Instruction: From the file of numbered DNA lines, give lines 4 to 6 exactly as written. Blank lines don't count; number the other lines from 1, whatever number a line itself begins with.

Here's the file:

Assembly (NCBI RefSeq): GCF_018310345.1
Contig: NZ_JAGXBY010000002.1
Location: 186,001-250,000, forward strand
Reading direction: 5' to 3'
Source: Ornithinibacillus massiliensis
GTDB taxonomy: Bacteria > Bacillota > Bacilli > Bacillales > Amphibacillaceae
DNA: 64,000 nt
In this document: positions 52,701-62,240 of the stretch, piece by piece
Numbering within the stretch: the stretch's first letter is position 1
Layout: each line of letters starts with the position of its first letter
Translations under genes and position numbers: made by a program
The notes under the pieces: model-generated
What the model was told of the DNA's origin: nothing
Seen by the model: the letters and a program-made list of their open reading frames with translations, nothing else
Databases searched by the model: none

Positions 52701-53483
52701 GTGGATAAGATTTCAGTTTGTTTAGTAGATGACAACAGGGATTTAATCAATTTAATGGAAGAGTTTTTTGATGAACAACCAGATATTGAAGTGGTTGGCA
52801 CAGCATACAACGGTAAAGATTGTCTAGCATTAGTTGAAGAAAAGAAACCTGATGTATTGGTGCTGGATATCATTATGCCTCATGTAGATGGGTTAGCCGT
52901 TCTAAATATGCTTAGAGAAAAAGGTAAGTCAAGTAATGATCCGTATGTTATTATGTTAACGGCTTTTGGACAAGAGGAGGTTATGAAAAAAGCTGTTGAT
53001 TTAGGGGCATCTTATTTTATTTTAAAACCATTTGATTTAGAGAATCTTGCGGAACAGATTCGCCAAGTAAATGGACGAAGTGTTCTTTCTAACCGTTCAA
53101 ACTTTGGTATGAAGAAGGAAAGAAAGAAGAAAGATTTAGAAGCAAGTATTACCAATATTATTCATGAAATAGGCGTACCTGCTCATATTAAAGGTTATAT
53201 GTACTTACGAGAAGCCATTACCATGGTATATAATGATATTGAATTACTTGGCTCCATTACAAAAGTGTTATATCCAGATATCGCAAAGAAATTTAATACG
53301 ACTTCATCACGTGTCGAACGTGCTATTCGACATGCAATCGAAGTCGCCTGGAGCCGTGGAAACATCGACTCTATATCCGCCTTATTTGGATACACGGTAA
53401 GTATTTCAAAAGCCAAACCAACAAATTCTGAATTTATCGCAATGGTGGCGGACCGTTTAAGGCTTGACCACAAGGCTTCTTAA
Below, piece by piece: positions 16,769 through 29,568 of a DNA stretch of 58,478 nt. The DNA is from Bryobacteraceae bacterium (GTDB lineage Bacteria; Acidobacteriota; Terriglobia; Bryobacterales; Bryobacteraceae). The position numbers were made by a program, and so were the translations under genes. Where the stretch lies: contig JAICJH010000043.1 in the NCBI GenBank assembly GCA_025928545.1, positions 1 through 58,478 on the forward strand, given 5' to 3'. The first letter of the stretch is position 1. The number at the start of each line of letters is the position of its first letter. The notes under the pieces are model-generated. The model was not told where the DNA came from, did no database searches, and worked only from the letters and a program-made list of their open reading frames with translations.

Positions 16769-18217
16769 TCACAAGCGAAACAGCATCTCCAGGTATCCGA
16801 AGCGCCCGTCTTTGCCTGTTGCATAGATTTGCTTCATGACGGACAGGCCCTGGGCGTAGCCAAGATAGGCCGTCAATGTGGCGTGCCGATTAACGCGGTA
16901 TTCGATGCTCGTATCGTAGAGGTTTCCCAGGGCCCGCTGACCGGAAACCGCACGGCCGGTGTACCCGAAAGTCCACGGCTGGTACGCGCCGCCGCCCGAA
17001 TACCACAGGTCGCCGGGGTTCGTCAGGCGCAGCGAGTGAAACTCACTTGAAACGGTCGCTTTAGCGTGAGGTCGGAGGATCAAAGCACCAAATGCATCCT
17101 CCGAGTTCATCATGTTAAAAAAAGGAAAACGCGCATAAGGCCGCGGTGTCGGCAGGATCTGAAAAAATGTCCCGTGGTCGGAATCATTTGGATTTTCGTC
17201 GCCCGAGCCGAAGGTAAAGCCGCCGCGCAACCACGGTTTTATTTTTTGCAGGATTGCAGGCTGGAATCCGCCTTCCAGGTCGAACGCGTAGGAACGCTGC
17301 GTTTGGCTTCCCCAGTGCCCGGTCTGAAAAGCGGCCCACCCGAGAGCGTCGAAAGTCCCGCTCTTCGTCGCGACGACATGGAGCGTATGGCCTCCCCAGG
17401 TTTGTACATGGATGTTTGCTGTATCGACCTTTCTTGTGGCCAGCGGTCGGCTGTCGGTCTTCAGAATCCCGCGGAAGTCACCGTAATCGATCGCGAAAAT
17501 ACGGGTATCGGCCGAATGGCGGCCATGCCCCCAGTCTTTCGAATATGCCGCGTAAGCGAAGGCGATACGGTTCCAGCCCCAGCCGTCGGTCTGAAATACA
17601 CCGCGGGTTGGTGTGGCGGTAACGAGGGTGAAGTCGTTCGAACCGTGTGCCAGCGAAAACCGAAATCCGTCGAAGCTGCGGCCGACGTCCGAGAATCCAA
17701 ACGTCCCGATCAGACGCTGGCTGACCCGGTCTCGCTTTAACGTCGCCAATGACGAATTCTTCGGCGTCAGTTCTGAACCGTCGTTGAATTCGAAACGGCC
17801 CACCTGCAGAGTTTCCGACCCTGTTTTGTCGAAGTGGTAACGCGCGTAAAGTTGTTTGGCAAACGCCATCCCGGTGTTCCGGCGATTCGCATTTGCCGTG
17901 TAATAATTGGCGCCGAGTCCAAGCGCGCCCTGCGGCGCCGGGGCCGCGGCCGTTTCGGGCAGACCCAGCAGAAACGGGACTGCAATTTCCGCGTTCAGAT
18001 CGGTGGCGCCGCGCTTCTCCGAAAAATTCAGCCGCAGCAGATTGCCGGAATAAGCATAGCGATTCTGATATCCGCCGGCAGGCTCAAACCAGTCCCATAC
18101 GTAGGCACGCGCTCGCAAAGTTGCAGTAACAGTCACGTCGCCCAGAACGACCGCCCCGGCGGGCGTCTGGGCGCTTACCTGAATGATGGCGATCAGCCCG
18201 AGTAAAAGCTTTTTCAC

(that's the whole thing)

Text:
Reading direction: 5' to 3'
Source: Ornithinibacillus massiliensis
GTDB taxonomy: Bacteria > Bacillota > Bacilli > Bacillales > Amphibacillaceae